The siting process for a HLW repository in Japan consists of three steps: selection of preliminary investigation areas, selection of detailed investigation areas, and selection of a repository construction site. In December 2002, Japan’s Nuclear Waste Management Organization of Japan began an open solicitation for municipalities to investigate the areas as potential candidate sites for a high-level waste repository. High-level waste that has been returned to Japan from reprocessing abroad is currently stored at Rokkasho. In January 2007, the mayor of Toyo-cho in Kochi Prefecture applied, but the application was later withdrawn. In March 2007, Minamiosumi-cho in Kagoshima Prefecture invited NUMO to explain the programme, but due to opposition decided not to proceed. Japan aims to select a site by 2020.

The UK plans to store its high-level, intermediate-level and long-lived low-level waste in a common deep geological repository. The Nuclear Decommissioning Authority has set up a Radioactive Waste Management Directorate (RWMD) to develop plans for the Geological Disposal Facility (GDF), which is expected to cost around £12 billion undiscounted from conception, through operation from about 2040, to closure in 2100. The government has invited communities to volunteer to host the GDF; three expressions of interest have been received so far, all in Cumbria. The next steps are to undertake a four-year geological study; surface research lasting ten years; and finally a 15-year period of underground research, construction and commissioning. In these steps the NDA will seek to find an 11-year saving to enable operation from 2029.

India’s BARC is currently researching deep disposal and has concluded that the most promising formation for a repository there is in granitic rock. That has been the focus of the institute’s research programme, which involves in situ experiments, site selection, characterization and lab investigations.

In Belgium, a report on the feasibility of geological disposal of HLW in Boom Clays was presented by ONDRAF in 2001. In September 2011, Belgian organizations ONDRAF/NIRAS adopted a waste plan for the long-term management of high-level waste. The plan proposes disposal in a unique repository located at depth in a poorly-indurated clay formation in Belgium. (Boom Clay has been under investigation since 1973 and, since 1984, in an underground rock laboratory at Mol).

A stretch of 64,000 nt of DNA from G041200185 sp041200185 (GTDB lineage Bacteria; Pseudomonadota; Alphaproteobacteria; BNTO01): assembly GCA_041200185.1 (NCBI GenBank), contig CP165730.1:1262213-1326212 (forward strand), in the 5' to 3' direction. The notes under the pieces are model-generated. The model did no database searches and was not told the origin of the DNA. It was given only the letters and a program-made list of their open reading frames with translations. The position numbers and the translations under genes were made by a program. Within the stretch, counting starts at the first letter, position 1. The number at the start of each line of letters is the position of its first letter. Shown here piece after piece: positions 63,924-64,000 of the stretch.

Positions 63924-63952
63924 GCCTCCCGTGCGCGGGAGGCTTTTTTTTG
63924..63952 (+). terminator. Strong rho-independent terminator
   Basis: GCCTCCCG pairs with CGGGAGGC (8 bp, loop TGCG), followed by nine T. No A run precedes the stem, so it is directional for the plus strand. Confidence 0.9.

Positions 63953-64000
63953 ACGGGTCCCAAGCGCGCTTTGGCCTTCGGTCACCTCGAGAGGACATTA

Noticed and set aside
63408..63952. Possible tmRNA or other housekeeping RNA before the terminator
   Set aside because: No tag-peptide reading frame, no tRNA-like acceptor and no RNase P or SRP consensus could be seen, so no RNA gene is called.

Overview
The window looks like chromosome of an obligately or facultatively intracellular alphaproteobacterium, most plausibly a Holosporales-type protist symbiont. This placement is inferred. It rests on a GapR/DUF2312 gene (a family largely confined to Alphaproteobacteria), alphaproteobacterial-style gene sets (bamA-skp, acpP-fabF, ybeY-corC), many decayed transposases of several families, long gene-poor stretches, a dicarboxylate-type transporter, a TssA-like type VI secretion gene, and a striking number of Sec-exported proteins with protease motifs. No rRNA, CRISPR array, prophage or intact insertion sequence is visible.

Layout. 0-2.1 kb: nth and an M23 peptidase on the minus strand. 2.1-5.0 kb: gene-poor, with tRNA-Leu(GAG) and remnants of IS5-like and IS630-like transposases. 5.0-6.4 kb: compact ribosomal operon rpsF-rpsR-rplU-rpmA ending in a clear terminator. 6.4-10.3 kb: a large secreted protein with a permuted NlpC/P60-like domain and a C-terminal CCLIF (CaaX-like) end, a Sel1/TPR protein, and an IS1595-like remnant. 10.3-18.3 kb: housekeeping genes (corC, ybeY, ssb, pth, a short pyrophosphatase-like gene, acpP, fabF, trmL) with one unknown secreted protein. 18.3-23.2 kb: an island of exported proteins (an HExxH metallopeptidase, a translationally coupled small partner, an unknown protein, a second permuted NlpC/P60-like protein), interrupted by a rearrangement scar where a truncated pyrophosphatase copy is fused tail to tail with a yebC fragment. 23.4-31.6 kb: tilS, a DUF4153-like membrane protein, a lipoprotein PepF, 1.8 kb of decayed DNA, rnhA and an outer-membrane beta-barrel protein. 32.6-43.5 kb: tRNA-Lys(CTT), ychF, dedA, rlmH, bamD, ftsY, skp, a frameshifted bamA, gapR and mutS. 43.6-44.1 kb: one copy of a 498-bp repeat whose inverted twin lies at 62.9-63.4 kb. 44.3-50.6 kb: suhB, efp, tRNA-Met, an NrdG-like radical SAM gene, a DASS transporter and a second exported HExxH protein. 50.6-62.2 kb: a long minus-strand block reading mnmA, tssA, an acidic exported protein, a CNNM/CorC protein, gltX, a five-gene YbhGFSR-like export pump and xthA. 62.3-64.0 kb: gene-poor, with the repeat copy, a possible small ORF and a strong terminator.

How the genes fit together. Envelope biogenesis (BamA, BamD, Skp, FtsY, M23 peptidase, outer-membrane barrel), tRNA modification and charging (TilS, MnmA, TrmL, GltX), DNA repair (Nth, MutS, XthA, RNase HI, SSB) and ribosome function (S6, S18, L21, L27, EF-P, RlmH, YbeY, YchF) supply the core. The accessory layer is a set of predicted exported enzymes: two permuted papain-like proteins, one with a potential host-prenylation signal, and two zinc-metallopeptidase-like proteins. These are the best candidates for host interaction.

In the Czech Republic, approval for a final disposal site is expected around 2015, with repository construction starting around 2030.

Hungary is currently planning to build an underground research laboratory in the Boda Claystone Formation in the western part of the Mecsek Mountains, which has been identified as potentially suitable for geological disposal. Siting work began in 2010.

Russia began work on the creation of a deep geological repository programme in the late 1990s. A site for an underground research laboratory was chosen in Nizhnekanskiy, around 4km from Zheleznogorsk and currently siting work is underway. Preliminary studies suggest that the region has properties favourable for geological disposal. The design of the laboratory foresees chambers for the disposal of containers with low-heat-generating long-lived HLW and ILW and wells for the disposal of vitrified HLW canisters with high heat. Disposal of waste is expected in the depth range 450-475 m below the surface.

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This article was first published in the June 2012 issue of Nuclear Engineering International

Related Articles
Disposal plans (part 1: spent fuel)
Disposal plans (part 2: reprocessing)
Disposal plans (part 4: low- and intermediate-level waste)

More information

This report was compiled from dozens of different sources, including national radioactive waste management organizations, power plant operators and industry reports. For more information see:
Radioactive waste management programmes in OECD/NEA member countries:
Reports from The IAEA Joint Convention Safety of Spent Fuel Management and on the Safety of Radioactive Waste Management (2011): 
The IAEA Nuclear Waste Management Database:
Report from the International Panel on Fissile Materials: ‘Managing Spent Fuel from Nuclear Power Reactors: Experience and Lessons from Around the World’ (2011)
Other sources include: Blue Ribbon Commission, Nuclear Regulatory Commission (USA); the Nuclear Decommissioning Authority (UK), Posiva (Finland), Nagra (Switzerland), Andra (France), SKB (Sweden), NWMO and OPG (Canada), Atomic Energy Commission (Taiwan); Enresa (Spain); Nesca (South Africa); Rosatom (Russia); Pakistan Atomic Energy Commission (Pakistan); Nuclear Energy & Radioactive Waste Management Agency (Romania), the Federal Office for Radiation Protection (Germany); JNFL (Japan); State Nuclear Regulatory Inspectorate (Ukraine) and the World Nuclear Association.